Looking for something small, mundane and meaningless to anger your friends? Try celebrating National Doughnut Day, which is coming up on Friday, while humming “It’s Hip to be Square.”
It’s also litigious to be square, as it turns out. Rival bakeries in Indiana are locked in a law suit over the use of the name “square doughnut” to describe their four-sided pastries with holes in the center. The dispute started when both companies tried to get a trademark for the term.
Not to glaze over things — we prefer them covered with chocolate and candy sprinkles, actually — but we have to wonder if this whole legal skirmish is misguided in the first place. The question on the table (so to speak): Can a doughnut be square? Or is it something else entirely?
Let the Lincoln-Douglas Debate of our era commence.
The doughnut did not evolve into a ring shape. It didn’t start out octagonal and get perfected by generations of pastry chefs seeking some Platonic ideal. It was flat-out straight-up invented in 1847 by Hanson Gregory. As the story goes — something we often say when we’re 65 percent sure it’s false — he was unhappy with the state of “doughnuts.” They were greasy, misshapen and had raw centers because they weren’t sufficiently cooked. He said he punched out the middle, and voilà, there’s your doughnut.
It’s a great anecdote. Unfortunately, there’s some evidence to the contrary. An 1800 cookbook had a recipe for “dow nuts,” but that doesn’t mean they were circular. Washington Irving’s 1809 account of New York traditions describes “dow nuts” as something we now call doughnut holes, that strange item whose mass is described by a term suggesting an absence of mass. But as long as its origins are shrouded in the mists of history, we might as well go with the Hanson Gregory origin, since it establishes the essential attributes of a doughnut:
1. It has a hole.
2. It is round.
Why is the second one important? It’s simple: Once you admit any other shape, you open it up to triangles and rectangles. But, you say, you’re talking bismarcks, then. No one looks at the clumpy mass of a fritter and says, “Could be a doughnut.” No one looks at a bear claw — which is essentially a very confused glazed doughnut — and wonders, “Is that a doughnut? I am unsure.” There are names for these things already, and most important, they don’t have a hole.
Well, the skeptics say, who says they have to have a hole? If they don’t have to be circular, then they don’t have to have a hole. This is where the slippery slope of moral relativism inevitably ends. Anything’s a doughnut! For all I know you’re a doughnut. This red paving brick is a doughnut.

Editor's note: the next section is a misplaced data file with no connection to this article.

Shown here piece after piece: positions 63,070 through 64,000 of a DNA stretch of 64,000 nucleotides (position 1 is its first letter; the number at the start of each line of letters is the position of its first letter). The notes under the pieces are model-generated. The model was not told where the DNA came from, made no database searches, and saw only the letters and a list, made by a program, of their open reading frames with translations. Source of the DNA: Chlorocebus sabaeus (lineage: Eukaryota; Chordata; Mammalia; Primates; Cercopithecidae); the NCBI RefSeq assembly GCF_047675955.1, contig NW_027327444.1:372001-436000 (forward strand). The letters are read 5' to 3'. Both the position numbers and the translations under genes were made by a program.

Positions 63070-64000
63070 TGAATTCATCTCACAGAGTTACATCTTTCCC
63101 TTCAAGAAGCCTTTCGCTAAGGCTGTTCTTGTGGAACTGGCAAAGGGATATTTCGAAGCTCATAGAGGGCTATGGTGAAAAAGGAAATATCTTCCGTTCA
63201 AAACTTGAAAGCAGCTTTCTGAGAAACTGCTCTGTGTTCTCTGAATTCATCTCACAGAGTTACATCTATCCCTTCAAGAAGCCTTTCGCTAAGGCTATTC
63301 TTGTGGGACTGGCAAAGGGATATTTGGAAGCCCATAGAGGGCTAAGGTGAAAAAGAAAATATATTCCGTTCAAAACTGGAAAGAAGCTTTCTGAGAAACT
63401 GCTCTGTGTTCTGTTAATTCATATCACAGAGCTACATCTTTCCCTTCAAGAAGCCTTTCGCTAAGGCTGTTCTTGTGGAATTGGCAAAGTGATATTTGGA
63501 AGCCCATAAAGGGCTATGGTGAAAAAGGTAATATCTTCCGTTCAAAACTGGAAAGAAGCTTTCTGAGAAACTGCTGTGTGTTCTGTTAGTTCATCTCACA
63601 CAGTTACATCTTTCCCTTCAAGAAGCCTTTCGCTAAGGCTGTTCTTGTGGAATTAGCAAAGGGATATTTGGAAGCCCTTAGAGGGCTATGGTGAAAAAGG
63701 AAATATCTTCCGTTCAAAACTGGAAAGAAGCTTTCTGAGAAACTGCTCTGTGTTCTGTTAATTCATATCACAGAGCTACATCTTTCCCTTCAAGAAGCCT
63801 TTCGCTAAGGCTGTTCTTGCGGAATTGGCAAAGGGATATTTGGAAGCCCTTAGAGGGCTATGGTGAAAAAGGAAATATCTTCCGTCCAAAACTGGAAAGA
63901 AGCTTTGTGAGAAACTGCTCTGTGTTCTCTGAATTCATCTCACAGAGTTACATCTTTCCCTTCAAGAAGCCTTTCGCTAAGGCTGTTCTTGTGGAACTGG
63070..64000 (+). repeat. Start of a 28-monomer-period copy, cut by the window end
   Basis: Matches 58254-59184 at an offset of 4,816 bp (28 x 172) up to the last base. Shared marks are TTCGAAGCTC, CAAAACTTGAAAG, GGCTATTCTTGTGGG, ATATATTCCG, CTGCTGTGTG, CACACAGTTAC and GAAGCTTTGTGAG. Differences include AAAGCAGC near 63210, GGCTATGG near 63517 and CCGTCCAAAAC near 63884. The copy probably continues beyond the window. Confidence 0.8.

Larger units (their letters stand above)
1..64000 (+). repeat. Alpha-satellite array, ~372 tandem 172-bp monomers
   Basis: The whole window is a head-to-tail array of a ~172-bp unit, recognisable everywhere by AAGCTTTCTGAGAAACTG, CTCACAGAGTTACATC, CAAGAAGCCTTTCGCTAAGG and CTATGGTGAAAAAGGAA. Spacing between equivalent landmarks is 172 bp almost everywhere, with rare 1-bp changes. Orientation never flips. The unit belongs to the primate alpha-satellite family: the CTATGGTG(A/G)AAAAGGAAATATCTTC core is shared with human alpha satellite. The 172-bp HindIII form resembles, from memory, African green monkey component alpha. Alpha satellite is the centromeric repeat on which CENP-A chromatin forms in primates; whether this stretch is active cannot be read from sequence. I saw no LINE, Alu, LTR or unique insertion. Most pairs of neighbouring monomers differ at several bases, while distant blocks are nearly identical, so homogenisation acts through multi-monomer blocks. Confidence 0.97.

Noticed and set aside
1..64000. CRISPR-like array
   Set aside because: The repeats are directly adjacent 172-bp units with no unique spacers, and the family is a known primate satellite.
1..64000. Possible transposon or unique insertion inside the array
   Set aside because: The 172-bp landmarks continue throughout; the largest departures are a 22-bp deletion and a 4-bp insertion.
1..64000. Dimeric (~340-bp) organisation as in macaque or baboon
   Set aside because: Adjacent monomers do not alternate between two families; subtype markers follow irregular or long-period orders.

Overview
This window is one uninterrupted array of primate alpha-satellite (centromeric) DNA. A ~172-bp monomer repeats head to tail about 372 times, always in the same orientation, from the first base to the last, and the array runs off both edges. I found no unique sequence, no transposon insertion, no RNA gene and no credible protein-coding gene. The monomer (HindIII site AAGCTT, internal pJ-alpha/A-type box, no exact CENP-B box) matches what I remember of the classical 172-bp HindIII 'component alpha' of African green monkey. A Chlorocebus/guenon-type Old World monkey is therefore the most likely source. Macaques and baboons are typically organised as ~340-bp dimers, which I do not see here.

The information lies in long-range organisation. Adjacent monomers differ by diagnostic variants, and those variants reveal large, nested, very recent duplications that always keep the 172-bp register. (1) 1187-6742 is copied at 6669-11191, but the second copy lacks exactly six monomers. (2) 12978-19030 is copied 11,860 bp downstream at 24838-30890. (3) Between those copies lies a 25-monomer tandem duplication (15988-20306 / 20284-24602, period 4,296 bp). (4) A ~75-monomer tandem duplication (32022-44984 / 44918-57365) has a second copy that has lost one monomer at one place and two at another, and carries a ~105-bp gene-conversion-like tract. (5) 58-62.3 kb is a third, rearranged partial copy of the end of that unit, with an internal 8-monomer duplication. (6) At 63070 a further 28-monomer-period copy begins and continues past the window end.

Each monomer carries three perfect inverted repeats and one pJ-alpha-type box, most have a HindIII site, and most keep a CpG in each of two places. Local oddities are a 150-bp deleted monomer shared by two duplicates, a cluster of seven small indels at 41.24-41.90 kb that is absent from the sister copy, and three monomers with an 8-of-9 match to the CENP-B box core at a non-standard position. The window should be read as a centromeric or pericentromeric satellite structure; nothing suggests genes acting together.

Let’s ask someone who knows about these things — at the Bogart’s Doughnut Co. stand in the IDS Crystal Court.
Q: You are a doughnut shop, right?
A: Uh — yes.
Q: You don’t have square doughnuts, right?
A: Er — no.
There you have it. By the way, the stand is just a few yards from the escalator Mary Tyler Moore took in the opening credits of her show. She was not eating a square doughnut. You might say, “They didn’t have them back then. Times change. Things evolve.” But to say that they do is not to say that they must. Call it what you like, but the square doughnut is no doughnut.
If they just called it a Squonut, we wouldn’t be having this argument.
Please like this on Facebook and keep American doughnuts round. As for whether it’s doughnut or donut, use whatever you like. It’s a free country.
What? Really? This is even an issue?
Have you seen a square doughnut? Take a look at a picture of one. Soft, sweet dough. Fits in your hand. Covered with all sorts of delightful things — a translucent glistening glaze, a drizzle of jam, a thick paste that strange chocolate-only doughnuts seem to have.
And it has a hole in the middle, which really ought to be your first clue. Who would look at it and say, “I have no context for this. It confuses and frightens me. Take it away.” No, you’d say, “Hey, a doughnut. Cool.”
So it’s square? Show me the Iron Law of Doughnut Geometry, passed by Congress as part of the National Pastry Identification Act. Oh, right, you can’t, because it doesn’t exist. Besides, it’s not as if it’s got sharp edges like a real square. No one ever cut themselves on the point of a square doughnut. There’s a little roundness there, if you can’t deal with its lack of circularity.
One of the proud local proponents of the Square Revolution is Bradley Taylor, owner of Sssdude-Nutz, a Dinkytown shop that offers square doughnuts laden with all sorts of toppings — breakfast cereals, smushed candy, whatever sounds good.
Why have they smashed the existing paradigm?
“My favorite fast food is Wendy’s, and I like that they’re out there killing it, and doing square patties to separate themselves. It turned out an added bonus: There’s a math major that came through once, and he said because I clearly don’t cut corners, the donuts are bigger than circular donuts.”
He’s been making square confections since last spring, but he’s still surprised by how people react to the shape — and the abundance of non-standard toppings.
If the notion of a square doughnut bugs you that much, think of it this way: Inside that square doughnut there’s a round one, and if you just get a knife you can turn it into the doughnut of your dreams. Those parts you cut off? I’ll take them off your hands, thank you very much.
Please like this on Facebook and argue about it passionately to alienate longtime friends.